This Week in COVID: Full Hospitals Divert Ambulances as Ducey’s Son Parties

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It’s Tuesday, January 5. More than 567,400 Arizonans have been infected with COVID-19 and more than 9,317 have died as a result. Here’s what happened in the last week.

Arizona is averaging 8,602 cases per day. Test results are still catching up from the holidays. December 28 now holds the record for the state’s most positive tests in one day, with more than 10,800 people testing positive. The next day holds the second-place record, with more than 10,300 Arizonans testing positive. The most cases ever reported in one day over the summer was 5,474, but that number has been routinely surpassed in the last month.

Those numbers mean Arizona is leading the nation for cases per population, according to the CDC. In the last seven days, Arizona has averaged 121.8 cases per 100,000 people. The next-closest state, California, has averaged 97.1 cases per 100,000 people.

More than 1,000 Arizona COVID-19 deaths were reported over the holidays. On January 1, the state surpassed 9,000 reported deaths. The state reported that deaths passed 8,000 on December 22 and 7,000 on December 9.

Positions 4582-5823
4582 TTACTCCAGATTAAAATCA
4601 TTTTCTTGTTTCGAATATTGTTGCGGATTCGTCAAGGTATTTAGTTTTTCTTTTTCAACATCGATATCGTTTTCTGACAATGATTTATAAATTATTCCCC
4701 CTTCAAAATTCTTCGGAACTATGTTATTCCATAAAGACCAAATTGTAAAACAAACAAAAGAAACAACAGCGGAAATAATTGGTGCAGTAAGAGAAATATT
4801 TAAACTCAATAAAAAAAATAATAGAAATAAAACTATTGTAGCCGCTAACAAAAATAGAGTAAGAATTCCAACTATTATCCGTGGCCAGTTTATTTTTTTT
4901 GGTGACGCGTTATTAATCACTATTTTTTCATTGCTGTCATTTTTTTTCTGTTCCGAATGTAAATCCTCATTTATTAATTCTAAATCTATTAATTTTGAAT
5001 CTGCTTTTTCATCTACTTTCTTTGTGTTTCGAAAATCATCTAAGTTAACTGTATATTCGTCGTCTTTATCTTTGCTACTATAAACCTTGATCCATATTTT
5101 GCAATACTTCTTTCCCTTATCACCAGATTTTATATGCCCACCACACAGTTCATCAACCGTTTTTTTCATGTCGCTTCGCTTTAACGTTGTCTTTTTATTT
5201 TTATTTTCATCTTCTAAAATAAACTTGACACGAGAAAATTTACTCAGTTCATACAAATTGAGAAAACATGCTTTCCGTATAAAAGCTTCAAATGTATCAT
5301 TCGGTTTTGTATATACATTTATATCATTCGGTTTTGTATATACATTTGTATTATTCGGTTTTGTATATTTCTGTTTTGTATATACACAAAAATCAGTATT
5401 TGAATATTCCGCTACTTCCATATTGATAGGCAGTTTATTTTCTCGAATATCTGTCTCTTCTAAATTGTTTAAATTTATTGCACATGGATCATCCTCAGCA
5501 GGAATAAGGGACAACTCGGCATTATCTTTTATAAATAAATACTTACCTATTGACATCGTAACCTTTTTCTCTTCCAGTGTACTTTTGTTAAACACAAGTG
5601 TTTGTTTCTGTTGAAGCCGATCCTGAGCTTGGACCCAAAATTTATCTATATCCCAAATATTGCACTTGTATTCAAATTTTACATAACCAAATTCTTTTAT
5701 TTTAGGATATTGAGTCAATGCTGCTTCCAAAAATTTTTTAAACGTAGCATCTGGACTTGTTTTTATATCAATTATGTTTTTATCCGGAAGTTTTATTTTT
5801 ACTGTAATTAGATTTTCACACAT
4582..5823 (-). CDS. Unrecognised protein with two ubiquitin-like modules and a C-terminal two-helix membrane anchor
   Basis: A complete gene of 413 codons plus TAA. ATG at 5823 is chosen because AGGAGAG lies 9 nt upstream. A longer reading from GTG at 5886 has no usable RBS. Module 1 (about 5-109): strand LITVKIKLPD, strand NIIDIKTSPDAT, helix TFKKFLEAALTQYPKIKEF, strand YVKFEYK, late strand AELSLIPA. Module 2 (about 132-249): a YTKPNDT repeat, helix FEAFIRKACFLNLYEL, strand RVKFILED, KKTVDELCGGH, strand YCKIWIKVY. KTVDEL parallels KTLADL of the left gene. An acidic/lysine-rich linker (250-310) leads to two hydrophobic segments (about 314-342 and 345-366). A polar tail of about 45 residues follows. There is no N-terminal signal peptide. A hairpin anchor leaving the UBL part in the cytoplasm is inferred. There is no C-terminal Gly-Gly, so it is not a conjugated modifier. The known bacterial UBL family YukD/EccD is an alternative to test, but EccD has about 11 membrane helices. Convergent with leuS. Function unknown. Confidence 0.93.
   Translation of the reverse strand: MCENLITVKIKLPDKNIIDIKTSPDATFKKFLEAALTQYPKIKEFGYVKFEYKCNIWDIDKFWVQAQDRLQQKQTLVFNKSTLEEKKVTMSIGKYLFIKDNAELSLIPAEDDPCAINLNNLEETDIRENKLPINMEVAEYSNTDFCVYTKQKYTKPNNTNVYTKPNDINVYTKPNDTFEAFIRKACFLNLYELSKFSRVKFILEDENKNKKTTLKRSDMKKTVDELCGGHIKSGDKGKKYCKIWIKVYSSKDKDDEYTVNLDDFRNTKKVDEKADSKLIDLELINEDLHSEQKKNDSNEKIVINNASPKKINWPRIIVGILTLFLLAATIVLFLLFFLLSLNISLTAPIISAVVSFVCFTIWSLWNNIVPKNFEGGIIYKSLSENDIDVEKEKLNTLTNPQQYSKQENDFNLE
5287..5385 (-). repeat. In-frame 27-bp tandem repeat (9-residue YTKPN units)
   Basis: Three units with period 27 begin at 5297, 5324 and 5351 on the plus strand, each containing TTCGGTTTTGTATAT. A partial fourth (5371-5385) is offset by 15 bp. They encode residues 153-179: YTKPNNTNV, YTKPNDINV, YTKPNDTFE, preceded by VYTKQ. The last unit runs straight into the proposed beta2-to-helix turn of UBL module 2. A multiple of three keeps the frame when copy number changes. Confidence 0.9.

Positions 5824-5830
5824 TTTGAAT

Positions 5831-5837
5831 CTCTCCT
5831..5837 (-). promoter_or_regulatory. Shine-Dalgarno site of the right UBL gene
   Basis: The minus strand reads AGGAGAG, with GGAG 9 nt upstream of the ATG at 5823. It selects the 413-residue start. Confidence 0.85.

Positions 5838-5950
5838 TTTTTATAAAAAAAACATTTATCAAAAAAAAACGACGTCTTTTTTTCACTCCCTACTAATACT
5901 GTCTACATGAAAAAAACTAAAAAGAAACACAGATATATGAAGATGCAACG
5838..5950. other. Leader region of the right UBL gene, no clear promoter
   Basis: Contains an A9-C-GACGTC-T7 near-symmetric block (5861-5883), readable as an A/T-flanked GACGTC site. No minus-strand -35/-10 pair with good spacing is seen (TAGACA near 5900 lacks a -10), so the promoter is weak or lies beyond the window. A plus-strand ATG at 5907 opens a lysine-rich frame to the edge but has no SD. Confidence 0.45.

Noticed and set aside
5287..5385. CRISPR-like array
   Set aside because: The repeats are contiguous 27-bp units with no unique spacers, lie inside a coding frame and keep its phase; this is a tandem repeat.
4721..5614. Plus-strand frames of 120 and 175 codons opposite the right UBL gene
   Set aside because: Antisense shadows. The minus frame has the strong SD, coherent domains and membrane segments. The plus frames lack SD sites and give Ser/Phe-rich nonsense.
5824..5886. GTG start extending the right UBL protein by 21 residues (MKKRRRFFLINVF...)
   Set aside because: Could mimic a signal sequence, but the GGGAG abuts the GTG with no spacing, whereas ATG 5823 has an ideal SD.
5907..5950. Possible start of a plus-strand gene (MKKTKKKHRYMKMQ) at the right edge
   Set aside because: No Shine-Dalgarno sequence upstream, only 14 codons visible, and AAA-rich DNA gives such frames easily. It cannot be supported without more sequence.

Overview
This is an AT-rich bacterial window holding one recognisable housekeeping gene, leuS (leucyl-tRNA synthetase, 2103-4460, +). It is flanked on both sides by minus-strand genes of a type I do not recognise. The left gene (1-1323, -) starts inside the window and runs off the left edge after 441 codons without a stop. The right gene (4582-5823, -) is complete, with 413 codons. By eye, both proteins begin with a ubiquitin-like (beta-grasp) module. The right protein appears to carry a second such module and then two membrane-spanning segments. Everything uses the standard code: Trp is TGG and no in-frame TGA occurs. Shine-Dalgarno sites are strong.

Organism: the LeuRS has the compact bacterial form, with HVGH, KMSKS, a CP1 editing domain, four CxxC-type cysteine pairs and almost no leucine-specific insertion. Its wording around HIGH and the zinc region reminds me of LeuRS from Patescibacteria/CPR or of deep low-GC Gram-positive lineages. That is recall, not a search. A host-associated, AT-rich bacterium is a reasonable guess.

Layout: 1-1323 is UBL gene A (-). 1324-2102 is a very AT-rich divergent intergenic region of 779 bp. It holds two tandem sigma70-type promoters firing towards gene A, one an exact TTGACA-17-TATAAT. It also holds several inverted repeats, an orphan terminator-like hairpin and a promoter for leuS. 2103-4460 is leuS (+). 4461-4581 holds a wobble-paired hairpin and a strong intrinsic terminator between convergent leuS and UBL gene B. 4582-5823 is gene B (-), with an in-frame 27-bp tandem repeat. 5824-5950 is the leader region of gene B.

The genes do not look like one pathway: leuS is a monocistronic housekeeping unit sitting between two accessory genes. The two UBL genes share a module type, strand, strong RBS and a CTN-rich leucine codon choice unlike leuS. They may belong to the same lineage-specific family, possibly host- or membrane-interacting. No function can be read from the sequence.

The number of hospitalized COVID-19 patients is still at record levels. Statewide, 62 percent of patients in  intensive care units have COVID-19 and only 8 percent of intensive-care beds are currently available.

Last week, 10 local hospitals asked for ambulances to be directed elsewhere due to a lack of capacity. The move was temporary at each hospital, and walk-in patients still received care. But Banner Health Chief Clinical Officer Marjorie Bessel said that it’s unusual for so many hospitals to have to turn away patients at one time, and the diversions may result in longer wait times for care.

“We have not yet implemented the triage addendum of the Arizona Crisis Standards of Care plan, but this diversion activity is an early indication that triage may soon be necessary if volumes continue to increase like they did this past week,” Bessel told the press last Wednesday.

Some west Valley ambulance services said they would not honor hospitals’ requests to send patients elsewhere, ABC15 (KNXV-TV) reported.

Banner, the state’s largest hospital chain, is halting all elective surgeries as of January 1. “Elective” surgeries essentially mean any non-emergency surgeries, and include surgeries to address life-threatening diseases, such as cancer.

Bessel once again called for individuals to help prevent hospitals from being overwhelmed by avoiding gatherings outside of the home and wearing masks. She also reiterated her call for additional mitigation measures to address the crisis.

Governor Doug Ducey has not implemented any additional measures. Over the weekend, he tweeted an op-ed by the former governor of Indiana arguing that lockdowns should only be used for the temporary relief of overcrowded hospital emergency rooms and warning about other adverse consequences.